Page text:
from 16 April to 11 May, at 13.45 and 19.45 weekdays.

Listen to today’s programme Toil and Trouble

Find out more:

Religion and the Decline of Magic by Keith Thomas

Filed under: Shakespeare's Restless World, What's on

3 Responses - Comments are closed.

  1. ritaroberts says:

    I don’t think I would have liked living in the 17th century with all that witchcraft. I believe there are good witches today.


  2. mountainmae says:

    Fear based thinking is a frightening today as it was then.


  3. ounoginiri says:

    It’s very interesting how witchcraft has a different colour in different countries and geografic areas.


Enter your email address to follow this blog and receive notifications of new posts by email.

Join 14,501 other followers


Follow @britishmuseum on Twitter

British Museum on Instagram

#todayimet goddess of love, Aphrodite. In this statue the voluptuous Aphrodite crouches down at her bath and turns her head sharply to her right, as if surprised by her audience. This Roman copy from the 2nd century AD is based on an original sculpture from Hellenistic Greece. This statue is lent to the British Museum by Her Majesty the Queen.
You can fall for the goddess of love in Room 23, one of our Greek and Roman sculpture galleries.
We’re celebrating @instagram's 5th birthday by sharing portraits of some of the characters you can find in the Museum #WWIM12 For @instagram's 5th birthday we’re sharing portraits of some of the characters you can find in the British Museum.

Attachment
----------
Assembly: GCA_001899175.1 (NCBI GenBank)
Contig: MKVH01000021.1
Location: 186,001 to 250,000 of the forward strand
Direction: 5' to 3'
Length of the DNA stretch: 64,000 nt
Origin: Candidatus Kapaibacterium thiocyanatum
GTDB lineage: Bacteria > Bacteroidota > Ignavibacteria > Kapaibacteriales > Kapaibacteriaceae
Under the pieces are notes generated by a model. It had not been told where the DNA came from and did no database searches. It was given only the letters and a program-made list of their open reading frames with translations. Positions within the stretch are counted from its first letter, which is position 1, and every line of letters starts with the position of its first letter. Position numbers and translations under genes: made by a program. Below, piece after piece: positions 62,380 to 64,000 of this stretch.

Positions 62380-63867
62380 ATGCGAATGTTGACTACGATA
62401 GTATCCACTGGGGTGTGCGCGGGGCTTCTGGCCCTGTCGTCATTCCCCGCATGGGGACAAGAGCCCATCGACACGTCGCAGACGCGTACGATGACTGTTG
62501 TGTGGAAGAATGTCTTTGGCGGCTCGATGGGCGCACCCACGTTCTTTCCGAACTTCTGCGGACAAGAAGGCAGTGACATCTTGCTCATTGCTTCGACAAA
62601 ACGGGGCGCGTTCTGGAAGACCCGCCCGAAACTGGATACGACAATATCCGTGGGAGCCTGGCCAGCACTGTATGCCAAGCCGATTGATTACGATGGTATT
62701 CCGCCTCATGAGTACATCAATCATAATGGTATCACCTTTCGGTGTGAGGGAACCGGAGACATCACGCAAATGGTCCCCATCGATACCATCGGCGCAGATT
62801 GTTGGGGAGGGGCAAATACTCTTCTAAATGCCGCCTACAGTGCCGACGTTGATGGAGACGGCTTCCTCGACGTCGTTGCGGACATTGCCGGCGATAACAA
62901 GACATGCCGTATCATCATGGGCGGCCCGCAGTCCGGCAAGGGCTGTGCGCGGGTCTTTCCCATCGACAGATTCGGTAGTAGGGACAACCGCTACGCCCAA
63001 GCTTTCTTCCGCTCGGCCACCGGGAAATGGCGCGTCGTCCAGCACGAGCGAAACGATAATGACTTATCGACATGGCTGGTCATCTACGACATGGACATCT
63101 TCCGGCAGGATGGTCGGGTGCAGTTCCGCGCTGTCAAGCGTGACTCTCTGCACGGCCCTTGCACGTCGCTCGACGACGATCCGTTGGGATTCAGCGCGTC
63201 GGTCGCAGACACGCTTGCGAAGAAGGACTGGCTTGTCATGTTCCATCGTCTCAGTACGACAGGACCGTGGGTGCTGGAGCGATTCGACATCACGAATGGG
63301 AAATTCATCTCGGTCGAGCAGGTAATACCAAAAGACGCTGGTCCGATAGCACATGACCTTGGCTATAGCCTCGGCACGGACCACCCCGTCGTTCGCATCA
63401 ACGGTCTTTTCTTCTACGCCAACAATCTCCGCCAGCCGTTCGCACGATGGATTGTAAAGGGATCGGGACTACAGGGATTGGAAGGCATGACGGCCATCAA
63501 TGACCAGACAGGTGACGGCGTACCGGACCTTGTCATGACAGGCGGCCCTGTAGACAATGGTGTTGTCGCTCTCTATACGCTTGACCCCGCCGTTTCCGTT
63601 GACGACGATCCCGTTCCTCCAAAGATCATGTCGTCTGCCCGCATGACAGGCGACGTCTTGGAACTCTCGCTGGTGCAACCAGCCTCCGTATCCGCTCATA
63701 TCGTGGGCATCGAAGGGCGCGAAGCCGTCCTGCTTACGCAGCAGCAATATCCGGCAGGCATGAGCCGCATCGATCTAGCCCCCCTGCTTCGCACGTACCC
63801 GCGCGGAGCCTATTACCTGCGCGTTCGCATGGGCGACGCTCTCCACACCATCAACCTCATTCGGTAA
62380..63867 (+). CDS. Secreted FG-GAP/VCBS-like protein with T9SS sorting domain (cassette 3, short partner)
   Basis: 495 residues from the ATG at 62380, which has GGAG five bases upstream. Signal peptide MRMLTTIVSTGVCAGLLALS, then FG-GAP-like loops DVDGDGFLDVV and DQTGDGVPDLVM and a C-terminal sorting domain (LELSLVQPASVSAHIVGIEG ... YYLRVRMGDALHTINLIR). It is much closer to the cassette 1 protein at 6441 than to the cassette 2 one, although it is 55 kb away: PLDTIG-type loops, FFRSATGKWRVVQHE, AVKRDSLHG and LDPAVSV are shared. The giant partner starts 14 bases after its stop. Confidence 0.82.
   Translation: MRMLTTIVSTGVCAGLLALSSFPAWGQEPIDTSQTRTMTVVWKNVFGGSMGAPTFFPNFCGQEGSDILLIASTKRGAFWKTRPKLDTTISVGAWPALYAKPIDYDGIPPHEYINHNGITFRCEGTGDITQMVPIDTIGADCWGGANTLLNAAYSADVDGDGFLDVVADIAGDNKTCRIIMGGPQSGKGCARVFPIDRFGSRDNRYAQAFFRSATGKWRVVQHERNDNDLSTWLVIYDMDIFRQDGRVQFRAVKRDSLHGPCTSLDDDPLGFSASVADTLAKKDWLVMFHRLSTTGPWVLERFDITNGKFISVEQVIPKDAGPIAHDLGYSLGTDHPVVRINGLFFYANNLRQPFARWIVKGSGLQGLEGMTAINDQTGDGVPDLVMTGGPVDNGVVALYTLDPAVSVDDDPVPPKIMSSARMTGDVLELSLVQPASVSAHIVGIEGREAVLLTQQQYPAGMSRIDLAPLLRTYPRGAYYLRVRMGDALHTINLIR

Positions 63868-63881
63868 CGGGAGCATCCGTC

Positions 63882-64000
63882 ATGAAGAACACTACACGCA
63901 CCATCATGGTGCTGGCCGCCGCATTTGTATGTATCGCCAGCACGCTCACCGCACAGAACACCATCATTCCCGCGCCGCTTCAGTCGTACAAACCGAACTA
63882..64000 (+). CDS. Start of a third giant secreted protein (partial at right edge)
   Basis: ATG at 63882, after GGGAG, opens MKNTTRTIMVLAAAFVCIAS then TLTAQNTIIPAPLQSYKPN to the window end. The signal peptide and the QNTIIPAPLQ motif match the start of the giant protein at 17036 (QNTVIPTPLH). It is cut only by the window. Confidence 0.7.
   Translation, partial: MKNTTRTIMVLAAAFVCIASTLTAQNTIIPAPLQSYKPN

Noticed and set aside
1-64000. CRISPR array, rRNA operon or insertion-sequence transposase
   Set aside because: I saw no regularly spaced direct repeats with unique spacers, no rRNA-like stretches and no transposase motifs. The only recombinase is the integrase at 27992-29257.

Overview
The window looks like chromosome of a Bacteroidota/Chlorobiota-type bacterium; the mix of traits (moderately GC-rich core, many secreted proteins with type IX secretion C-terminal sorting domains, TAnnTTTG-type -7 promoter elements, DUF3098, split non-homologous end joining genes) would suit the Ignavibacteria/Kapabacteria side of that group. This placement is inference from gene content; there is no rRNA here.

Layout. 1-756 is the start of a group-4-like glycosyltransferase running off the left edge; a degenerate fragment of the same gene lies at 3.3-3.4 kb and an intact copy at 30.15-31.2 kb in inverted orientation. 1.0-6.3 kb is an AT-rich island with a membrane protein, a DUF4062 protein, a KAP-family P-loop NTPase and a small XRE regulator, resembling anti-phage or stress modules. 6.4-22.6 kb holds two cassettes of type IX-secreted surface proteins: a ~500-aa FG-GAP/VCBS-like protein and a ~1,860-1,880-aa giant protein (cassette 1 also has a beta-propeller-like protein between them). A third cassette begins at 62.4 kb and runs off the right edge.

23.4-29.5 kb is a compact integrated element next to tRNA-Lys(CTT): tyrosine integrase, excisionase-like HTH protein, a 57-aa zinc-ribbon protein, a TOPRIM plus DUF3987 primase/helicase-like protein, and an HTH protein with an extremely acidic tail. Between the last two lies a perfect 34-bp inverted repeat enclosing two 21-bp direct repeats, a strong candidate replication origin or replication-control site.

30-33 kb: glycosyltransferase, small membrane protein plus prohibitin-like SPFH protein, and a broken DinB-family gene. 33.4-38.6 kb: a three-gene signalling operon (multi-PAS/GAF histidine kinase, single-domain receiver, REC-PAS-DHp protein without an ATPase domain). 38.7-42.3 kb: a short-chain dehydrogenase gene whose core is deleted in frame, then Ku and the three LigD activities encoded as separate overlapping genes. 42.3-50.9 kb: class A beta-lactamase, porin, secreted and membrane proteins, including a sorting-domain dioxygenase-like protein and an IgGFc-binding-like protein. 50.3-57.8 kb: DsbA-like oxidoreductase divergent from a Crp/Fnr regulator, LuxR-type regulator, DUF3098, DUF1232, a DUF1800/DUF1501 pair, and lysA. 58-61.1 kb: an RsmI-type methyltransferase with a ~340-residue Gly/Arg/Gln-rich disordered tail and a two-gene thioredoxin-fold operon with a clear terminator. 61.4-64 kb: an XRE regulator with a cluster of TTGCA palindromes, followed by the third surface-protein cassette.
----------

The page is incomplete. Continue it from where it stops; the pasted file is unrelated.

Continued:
#todayimet this Ming Dynasty figure, who helped judge people in the underworld! The belief in Hell entered China with Buddhism during the early 1st millennium AD. This figure of a judge’s assistant is holding records of evil deeds under his left arm. Meet this fearsome figure (if you dare!) in our Asia gallery (Room 33) #WWIM12 We’re celebrating @instagram's 5th birthday by sharing portraits of some of the characters you can find in the Museum.
#todayimet Ramesses II, who ruled Egypt for 67 years over 3,000 years ago. This colossal statue is one of the largest pieces of Egyptian sculpture in the British Museum. Like all Egyptian statues, it was originally painted. Traces of pigment remain: black for the eye pupils, red for the skin, and blue and yellow for the stripes on the headcloth.
Meet the pharaoh for yourself in our Egyptian Sculpture Gallery (Room 4) #WWIM12 Our #Celts exhibition opens today! It brings together the incredible Iron Age, Roman and early medieval collections of the British Museum and @nationalmuseumsscotland.
Roman control of southern Britain broke down around AD 410. New leaders established Anglo-Saxon kingdoms in England, and Roman towns and cities were largely abandoned. Neighbouring communities in Scotland, Ireland and Wales continued to develop their own unique identities. Monasteries in these areas stood out as European centres of art, learning and literacy, perpetuating and reinventing local traditions. Communities here spoke languages that we now call Celtic, and practiced a distinctive form of Christianity.